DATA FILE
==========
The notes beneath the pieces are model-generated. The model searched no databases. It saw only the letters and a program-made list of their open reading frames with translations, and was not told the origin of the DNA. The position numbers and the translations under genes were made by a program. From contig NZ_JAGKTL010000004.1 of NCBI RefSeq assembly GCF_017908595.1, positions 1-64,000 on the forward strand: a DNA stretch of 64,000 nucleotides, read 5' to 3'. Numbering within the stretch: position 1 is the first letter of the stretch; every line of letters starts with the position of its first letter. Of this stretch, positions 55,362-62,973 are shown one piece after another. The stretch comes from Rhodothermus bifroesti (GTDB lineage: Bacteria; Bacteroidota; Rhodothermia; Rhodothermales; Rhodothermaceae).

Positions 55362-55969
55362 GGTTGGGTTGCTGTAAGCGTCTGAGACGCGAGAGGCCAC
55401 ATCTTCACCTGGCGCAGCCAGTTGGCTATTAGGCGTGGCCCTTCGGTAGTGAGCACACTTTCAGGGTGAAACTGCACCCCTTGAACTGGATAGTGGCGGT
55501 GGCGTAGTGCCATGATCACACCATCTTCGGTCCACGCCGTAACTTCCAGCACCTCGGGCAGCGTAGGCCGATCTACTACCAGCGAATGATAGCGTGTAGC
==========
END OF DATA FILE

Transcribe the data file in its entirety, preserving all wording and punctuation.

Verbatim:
The notes beneath the pieces are model-generated. The model searched no databases. It saw only the letters and a program-made list of their open reading frames with translations, and was not told the origin of the DNA. The position numbers and the translations under genes were made by a program. From contig NZ_JAGKTL010000004.1 of NCBI RefSeq assembly GCF_017908595.1, positions 1-64,000 on the forward strand: a DNA stretch of 64,000 nucleotides, read 5' to 3'. Numbering within the stretch: position 1 is the first letter of the stretch; every line of letters starts with the position of its first letter. Of this stretch, positions 55,362-62,973 are shown one piece after another. The stretch comes from Rhodothermus bifroesti (GTDB lineage: Bacteria; Bacteroidota; Rhodothermia; Rhodothermales; Rhodothermaceae).

Positions 55362-55969
55362 GGTTGGGTTGCTGTAAGCGTCTGAGACGCGAGAGGCCAC
55401 ATCTTCACCTGGCGCAGCCAGTTGGCTATTAGGCGTGGCCCTTCGGTAGTGAGCACACTTTCAGGGTGAAACTGCACCCCTTGAACTGGATAGTGGCGGT
55501 GGCGTAGTGCCATGATCACACCATCTTCGGTCCACGCCGTAACTTCCAGCACCTCGGGCAGCGTAGGCCGATCTACTACCAGCGAATGATAGCGTGTAGC